Facebook’s privacy push continues apace but despite the corporate behemoths best efforts, few people are convinced by their PR bluster.
Twice this week, Facebook has hit the headlines for what, on the face of it, is a positive privacy premise. But in both cases, scratch beneath the surface and you can still find a business which feeds on user data and is desperately trying to look like it doesn’t.
Facebook’s Privacy Cafes
Their first scheme sounds like it has come straight from the Alan Partridge idea’s book. Privacy Cafes!
Having checked that it wasn’t April 1st, we looked into this story a little more and found, to our astonishment, it is true. Facebook is really going to open six pop-up privacy cafes across the UK.
The premise is that people can drop in, have a free cup of coffee courtesy of Mr. Zuckerberg, and get a free privacy check-up while they are there.
If this sounds to you rather like getting medical advice from Harold Shipman or batting advice from the Australian cricket team at Headingley (one for the cricket fans there), then frankly, it does to us too.
Needless to say, in order to get your free privacy check-up, you will have to expose your Facebook account to a Facebook employee. This may trouble a few people but most will have long ago realised that Facebook is studying everything they put on their account closely in any case.
Facebook’s café case is that a lot of people don’t know how to customise their Facebook privacy settings. Experts in the Facebook cafes will apparently be able to help them get to grips with it.
Cynics might suggest it would be better for Facebook to make their privacy settings easier to use, or perhaps even switch them on by default, rather than forcing users to spend time struggling over them with their barista. Mark Zuckerberg obviously thinks differently.
If you fancy a free Americano, Cappuccino, or Mint Tea (the only three drinks available apparently) then you can visit the Facebook cafes which will be popping up at The Attendant in London, Takk in Manchester, The Flour Pot Cafe in Brighton, Union Brew Lab in Edinburgh and Coffee Barker in Cardiff soon.
Facebook’s latest new privacy feature is go… sort of
This might sound like an odd name if you were naïve enough to assume that Facebook only collected data about you from your Facebook account. Nothing could be further from the truth.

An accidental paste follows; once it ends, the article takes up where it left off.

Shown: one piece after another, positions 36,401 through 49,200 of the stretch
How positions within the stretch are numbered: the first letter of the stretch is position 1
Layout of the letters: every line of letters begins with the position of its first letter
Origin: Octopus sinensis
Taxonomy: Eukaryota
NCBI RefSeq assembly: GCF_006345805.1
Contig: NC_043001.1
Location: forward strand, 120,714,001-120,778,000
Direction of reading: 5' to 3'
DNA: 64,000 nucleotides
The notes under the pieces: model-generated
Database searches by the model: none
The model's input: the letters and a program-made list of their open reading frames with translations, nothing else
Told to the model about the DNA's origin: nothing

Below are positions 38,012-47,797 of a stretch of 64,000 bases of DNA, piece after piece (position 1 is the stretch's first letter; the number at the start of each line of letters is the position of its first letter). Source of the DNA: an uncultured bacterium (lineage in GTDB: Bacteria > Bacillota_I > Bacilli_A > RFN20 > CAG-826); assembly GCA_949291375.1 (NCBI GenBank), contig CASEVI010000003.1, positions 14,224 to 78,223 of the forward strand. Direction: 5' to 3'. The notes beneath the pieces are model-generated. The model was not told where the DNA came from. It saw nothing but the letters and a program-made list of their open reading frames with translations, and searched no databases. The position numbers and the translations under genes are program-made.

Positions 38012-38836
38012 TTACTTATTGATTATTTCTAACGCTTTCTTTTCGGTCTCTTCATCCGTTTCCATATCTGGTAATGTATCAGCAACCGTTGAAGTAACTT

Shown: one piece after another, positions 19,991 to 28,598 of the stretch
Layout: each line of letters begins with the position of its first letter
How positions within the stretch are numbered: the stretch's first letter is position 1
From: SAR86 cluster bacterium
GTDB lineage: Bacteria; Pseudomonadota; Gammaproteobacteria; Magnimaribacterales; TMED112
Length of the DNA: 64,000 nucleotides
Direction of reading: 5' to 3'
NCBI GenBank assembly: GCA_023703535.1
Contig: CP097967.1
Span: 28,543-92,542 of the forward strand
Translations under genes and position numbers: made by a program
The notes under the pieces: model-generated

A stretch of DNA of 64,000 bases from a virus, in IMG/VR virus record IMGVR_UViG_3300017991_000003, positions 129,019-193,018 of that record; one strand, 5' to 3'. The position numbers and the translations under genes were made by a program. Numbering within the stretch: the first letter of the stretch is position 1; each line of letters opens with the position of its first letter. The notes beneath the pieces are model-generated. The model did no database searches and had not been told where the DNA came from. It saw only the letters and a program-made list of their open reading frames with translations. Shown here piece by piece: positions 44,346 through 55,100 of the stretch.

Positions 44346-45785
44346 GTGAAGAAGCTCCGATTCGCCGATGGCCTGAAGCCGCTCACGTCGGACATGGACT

Facebook tracks everything you do online all the time. Even if you don’t have a Facebook account, Facebook will still have a file on you and use that information to target advertising at you.
But Facebook’s data harvesting habits have come under increasing scrutiny in recent years, not least thanks to the Cambridge Analytica scandal. And in the wake of this PR disaster, Facebook has suddenly developed a love of online privacy. As long as it doesn‘t interfere with their profit-making that is!
Having promised swift action to deliver a clear history tool, Facebook has gone quiet for more than a year. Now it has come back with this latest innovation.
According to Facebook, the new ‘Off-Facebook Activity’ feature will give you a summary of all the different websites and apps which share data about you with Facebook.
It will also give you the power to disconnect this data from your Facebook accounts. This will mean that it is no longer used to target personalized adverts at you on the various Facebook-owned platforms.
As Facebook’s Chief Privacy Officer, Erin Egan and its director of product management, David Baser, have claimed in a blog post, the new tool “could have some impact” on Facebook’s business, but “giving people control over their data is more important.”
Well, aren’t we lucky to have such charitable and considerate people harvesting our private data?
Of course, the truth is that Facebook’s big new privacy tool actually doesn’t make a jot of difference to our online privacy. Yes, we can disconnect the data they harvest from our Facebook accounts, but Facebook will still be hoovering up every bit of data they can about all of us.
Even if you choose to disconnect, it won’t actually happen for 48-hours and during that time, “it may be used for measurement purposes and to make improvements to our ads systems.”
There is still no way for users to delete the data Facebook holds on them. Also, analysts suggest that they only way the new tool will affect Facebook revenue is if users take it up in large numbers. And prior experience shows that people rarely enable new privacy features in sufficient volume for it to matter.
Mark Zuckerberg famously said of the first users of Facebook at Harvard, “They trust me… Dumb f*cks.”
This latest innovation suggests that his attitude hasn’t changed much. But hey, at least we can get a free coffee out of him now.